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About 6,500 unionized day-care workers from across Quebec walked off the job yesterday, leaving about 22,000 children out on the street for one day.
About 3,000 day-care providers, affiliated with the Confédération des syndicats nationaux, turned up for a "study day" in Quebec City to up the pressure on the government to resolve a pay-equity dispute.
Fewer than half of the families with children in $7 day care were affected by the job action, but Carole Théberge, Quebec's junior family minister, said the walkout won't accelerate negotiations. "It concerns us that parents are deprived of day-care service because (the strike) is not going to serve any purpose."
But two day-care workers, who came all the way from Gatineau to protest in front of the National Assembly on one of the coldest days of the year, said the fight is about more than pay equity.
"We're here because we're worried about the future of the whole system," said Lynne Godard, an educator in a non-profit early-childhood centre.
"We're not turning our backs on parents," Julie Bisson added. "We're here for them because we don't want them to go back to the way it was a few years ago when they were paying $200 a week."
For these reasons, said Jeff Begley, a spokesperson for the health and social services arm of the CSN, parents are squarely behind day-care workers.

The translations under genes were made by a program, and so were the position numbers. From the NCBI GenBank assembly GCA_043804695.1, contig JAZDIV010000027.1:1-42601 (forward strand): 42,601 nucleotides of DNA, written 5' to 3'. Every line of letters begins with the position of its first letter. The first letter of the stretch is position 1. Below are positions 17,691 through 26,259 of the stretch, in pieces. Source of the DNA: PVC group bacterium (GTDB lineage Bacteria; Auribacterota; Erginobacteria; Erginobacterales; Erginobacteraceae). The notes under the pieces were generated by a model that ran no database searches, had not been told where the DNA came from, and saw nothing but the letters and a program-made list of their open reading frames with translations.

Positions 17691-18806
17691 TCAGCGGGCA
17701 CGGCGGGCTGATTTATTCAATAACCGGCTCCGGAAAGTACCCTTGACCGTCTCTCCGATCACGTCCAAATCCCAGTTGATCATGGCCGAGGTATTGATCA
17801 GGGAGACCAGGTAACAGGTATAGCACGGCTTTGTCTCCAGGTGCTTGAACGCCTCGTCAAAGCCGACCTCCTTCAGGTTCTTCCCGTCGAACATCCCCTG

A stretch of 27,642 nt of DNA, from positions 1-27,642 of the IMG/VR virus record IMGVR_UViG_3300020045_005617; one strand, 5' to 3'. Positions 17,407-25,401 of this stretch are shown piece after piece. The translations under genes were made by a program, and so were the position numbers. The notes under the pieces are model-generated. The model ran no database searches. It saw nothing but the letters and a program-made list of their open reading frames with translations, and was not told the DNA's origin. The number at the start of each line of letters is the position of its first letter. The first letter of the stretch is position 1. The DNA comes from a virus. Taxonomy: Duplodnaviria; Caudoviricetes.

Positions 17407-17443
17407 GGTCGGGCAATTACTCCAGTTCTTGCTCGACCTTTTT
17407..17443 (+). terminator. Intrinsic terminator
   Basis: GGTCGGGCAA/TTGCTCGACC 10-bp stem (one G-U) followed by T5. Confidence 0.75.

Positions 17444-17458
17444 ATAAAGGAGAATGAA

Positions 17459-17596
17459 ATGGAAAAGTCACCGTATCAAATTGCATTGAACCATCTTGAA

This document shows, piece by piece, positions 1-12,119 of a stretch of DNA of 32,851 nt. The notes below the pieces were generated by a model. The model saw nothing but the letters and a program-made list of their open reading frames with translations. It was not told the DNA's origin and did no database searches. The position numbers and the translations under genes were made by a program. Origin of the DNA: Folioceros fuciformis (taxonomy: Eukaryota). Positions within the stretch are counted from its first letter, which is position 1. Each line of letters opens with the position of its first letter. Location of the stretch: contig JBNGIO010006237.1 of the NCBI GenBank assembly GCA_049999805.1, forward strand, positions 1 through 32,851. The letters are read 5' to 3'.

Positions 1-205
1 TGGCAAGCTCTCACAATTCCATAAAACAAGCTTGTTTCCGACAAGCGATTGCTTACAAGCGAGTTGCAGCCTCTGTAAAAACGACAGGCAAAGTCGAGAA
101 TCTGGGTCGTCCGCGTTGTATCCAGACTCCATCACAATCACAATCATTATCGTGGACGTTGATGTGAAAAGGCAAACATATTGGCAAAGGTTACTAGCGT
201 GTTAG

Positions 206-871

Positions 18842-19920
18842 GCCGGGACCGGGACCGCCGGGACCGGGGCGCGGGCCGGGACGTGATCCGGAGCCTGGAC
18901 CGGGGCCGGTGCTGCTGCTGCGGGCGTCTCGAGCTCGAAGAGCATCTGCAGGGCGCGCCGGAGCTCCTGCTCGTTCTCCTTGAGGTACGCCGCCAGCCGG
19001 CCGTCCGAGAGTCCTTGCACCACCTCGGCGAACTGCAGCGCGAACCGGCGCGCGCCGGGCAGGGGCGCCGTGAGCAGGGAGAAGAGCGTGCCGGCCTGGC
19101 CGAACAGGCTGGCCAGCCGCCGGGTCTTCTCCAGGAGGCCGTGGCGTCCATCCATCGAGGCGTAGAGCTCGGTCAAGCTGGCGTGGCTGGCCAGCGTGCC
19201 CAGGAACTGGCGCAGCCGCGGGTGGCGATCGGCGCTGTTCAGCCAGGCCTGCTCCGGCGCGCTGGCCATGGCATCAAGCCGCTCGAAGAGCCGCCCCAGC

Jonathan Valois, the Parti Québécois family critic, said parents are mainly supportive of the walkout. "They know first-hand what's going on. They aren't just clients; they're involved and know what cuts this government has been making."
Since taking office last April, the Liberal government of Premier Jean Charest has raised the popular $5-a-day day-care program to $7, told at-home day-care workers they can't unionize, and thrown open the doors for private centres to proliferate. On top of that is a complicated battle that is part of a larger pay-equity struggle affecting both public- and private-sector workers. The case of day-care workers is special since there is no readily apparent traditionally male job to serve as a basis for comparison with this female dominated sector.
A deal was struck last spring with the outgoing PQ government, but Begley said the Liberals are backing away from it.
The union is ready to talk money as well as set a date on which to base retroactive payments, but Théberge said the process has to follow due process, adding that a committee is going through the process of analyzing data from more than 600 surveys sent out to evaluate the tasks performed by day-care workers.
Claudette Carbonneau, president of the CSN, addressing the day-care workers at a noon-time rally, said the government's actions speak louder than its words and that the message seems to be the Liberals don't want to deal with pay equity.
"What we're hearing from the government is a guilty silence," she said.
- reprinted from the Montreal Gazette